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Hair covering and census worker ID card

 
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Goldie613




 
 
 
 

Post  Mon, Jun 15 2020, 5:34 am
So...I was supposed to start working for the census after Pesach, but that got pushed off, and they are just starting to get new hires paperwork finalized (at least in NY, don't know about the rest of the country).

I need to go for fingerprinting and to get a picture for an ID badge, but there's a line in the paperwork that concerns me. Here's the part of the rules that I'm concerned about - it says -

Attire:

You should wear clothing normally worn on a daily basis.
*You cannot wear a hat or head covering.

*If you are unable to remove your glasses or hat or head covering for medical reasons, please bring a signed doctors statement to your visit. Please note that the Census Bureau will retain the statement and keep it on record during your employment with us.

So - nothing there about not removing a head covering for religious reasons. I could theoretically go with a wig, but I generally wear snoods and would wear one when doing census work, so if my ID badge has me in a wig, that wouldn't match up with how I'd look on the job anyway.

Has anyone dealt with this before? Are they normally understanding? I was trying to get an appointment time in a Jewish neighborhood (thinking they might be more familiar with the idea of head coverings), but that one's full.

Thanks
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flmommy




 
 
 
 

Post  Mon, Jun 15 2020, 5:52 am
No personal experience but I would wear a wig for pic and then do whatever when working. I think it will be fine. Good luck.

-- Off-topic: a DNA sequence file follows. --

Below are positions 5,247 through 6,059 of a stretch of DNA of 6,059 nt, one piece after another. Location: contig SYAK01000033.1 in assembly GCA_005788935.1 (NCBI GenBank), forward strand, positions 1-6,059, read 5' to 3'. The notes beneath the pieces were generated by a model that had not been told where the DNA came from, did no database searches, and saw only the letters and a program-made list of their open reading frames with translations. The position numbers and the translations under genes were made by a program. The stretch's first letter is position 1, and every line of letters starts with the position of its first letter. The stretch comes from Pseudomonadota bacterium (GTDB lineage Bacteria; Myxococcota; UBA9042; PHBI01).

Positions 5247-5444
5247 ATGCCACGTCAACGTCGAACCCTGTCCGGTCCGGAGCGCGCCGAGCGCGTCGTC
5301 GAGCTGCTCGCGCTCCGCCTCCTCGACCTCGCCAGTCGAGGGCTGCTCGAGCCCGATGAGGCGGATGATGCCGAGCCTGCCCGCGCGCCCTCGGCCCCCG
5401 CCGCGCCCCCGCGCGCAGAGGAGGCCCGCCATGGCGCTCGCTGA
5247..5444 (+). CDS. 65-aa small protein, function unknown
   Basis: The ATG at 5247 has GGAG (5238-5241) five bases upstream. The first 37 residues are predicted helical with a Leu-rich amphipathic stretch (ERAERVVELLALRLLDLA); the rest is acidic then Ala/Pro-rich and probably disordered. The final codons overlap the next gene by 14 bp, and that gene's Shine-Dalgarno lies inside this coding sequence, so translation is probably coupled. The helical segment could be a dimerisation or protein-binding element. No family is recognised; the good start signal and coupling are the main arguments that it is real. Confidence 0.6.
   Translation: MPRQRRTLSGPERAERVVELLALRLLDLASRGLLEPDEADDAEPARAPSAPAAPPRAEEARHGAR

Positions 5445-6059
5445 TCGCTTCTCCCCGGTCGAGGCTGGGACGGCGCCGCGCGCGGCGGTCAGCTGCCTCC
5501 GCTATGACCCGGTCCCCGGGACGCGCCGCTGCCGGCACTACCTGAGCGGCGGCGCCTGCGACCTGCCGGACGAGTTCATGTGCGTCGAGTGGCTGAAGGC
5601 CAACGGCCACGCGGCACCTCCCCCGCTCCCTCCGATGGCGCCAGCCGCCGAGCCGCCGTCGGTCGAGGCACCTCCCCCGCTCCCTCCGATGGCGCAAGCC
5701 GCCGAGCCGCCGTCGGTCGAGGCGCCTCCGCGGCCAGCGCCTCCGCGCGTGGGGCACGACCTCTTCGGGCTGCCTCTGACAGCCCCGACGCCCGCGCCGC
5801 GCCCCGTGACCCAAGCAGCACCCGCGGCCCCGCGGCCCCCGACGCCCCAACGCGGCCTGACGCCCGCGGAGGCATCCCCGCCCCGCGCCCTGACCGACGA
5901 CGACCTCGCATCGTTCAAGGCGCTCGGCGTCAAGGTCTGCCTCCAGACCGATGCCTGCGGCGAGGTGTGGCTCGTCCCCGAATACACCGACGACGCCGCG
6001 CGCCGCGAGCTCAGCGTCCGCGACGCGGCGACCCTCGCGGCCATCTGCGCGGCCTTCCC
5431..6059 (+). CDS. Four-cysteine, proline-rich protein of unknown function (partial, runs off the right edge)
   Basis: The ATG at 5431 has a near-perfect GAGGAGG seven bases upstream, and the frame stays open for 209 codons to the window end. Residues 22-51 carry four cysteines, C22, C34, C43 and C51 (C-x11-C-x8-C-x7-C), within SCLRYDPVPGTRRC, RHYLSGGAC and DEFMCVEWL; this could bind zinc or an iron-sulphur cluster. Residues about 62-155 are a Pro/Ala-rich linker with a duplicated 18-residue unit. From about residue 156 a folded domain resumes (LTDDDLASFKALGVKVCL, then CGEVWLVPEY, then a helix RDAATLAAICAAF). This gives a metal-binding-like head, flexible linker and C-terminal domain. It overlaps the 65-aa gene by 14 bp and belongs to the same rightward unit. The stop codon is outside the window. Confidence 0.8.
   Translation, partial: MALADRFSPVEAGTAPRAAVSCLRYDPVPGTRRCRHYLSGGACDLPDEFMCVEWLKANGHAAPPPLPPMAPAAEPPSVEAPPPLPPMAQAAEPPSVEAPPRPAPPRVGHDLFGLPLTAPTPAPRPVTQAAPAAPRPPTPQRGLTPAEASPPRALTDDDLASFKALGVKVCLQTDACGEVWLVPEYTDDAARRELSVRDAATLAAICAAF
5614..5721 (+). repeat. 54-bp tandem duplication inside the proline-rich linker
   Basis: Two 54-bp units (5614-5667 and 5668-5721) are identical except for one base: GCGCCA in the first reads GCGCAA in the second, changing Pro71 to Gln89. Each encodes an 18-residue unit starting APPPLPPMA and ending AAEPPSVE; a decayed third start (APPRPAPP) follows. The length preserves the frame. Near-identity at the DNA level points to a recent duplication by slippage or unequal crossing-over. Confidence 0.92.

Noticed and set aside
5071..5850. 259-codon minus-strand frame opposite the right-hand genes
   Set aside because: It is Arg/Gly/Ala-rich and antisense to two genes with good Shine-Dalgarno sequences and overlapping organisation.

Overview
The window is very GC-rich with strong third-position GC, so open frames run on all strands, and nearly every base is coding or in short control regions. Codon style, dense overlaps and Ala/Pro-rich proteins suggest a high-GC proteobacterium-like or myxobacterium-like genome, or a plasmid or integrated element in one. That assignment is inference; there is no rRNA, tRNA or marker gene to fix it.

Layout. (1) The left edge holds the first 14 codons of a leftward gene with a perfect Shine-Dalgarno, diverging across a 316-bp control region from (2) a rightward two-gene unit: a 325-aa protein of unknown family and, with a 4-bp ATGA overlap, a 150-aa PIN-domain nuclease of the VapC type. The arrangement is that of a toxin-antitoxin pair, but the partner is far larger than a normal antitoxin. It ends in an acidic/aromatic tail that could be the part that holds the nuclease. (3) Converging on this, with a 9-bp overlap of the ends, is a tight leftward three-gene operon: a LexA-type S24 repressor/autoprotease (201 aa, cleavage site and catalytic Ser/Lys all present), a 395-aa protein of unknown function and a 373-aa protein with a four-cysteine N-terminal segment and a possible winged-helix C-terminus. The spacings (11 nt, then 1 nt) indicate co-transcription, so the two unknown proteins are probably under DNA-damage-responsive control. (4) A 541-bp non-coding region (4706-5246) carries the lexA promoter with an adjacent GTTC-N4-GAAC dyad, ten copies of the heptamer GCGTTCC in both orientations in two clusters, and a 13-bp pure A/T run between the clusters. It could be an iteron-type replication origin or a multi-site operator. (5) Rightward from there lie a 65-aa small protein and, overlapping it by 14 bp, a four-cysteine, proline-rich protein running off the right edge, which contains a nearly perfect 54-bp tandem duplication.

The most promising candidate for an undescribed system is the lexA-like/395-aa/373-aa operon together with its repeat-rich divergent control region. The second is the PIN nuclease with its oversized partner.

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essie14




 
 
 
 

Post  Mon, Jun 15 2020, 6:01 am
I wear a wig for passport pictures and I have never once flown in a wig. It's totally not a problem.
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Elfrida




 
 
 
 

Post  Mon, Jun 15 2020, 6:07 am
They don't often pay much attention to how you look on work ID cards.
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RuralIma




 
 
 
 

Post  Tue, Jun 16 2020, 4:51 pm
Religious hair coverings are covered by law, you cannot be asked to remove a religious head covering. Even for passport or DMV photos you can have your hair covered for religious reasons. My passport and license I'm wearing a tichel, I've had several jobs in a variety of fields and never even owned a wig until very recently.

ETA: source - https://www.eeoc.gov/laws/guid.....ities

Title VII of the Civil Rights Act of 1964, 42 U.S.C. ยง 2000e, et seq., as amended ("Title VII"),prohibits employers with at least 15 employees (including private sector, state, and local government employers), as well as employment agencies, unions, and federal government agencies, from discriminating in employment based on race, color, religion, relations, or national origin. It also prohibits retaliation against persons who complain of discrimination or participate in an EEO investigation. With respect to religion, Title VII prohibits among other things:

disparate treatment based on religion in recruitment, hiring, promotion, benefits, training, job duties, termination, or any other aspect of employment (except that "religious organizations" as defined under Title VII are permitted to prefer members of their own religion in deciding whom to employ);
denial of reasonable accommodation for sincerely held religious practices, unless the accommodation would cause an undue hardship for the employer;
workplace or job segregation based on religion;
workplace harassment based on religion;
retaliation for requesting an accommodation (whether or not granted), for filing a discrimination charge with the EEOC, for testifying, assisting, or participating in any manner in an EEOC investigation or EEO proceeding, or for opposing discrimination.


Does the law apply to dress or grooming practices that are religious for an applicant or employee, even if other people engage in the same practice for non-religious reasons?

Yes. Title VII applies to any practice that is motivated by a religious belief, even if other people may engage in the same practice for secular reasons.[2] However, if a dress or grooming practice is a personal preference, for example, where it is worn for fashion rather than for religious reasons, it does not come under Title VII's religion protections.
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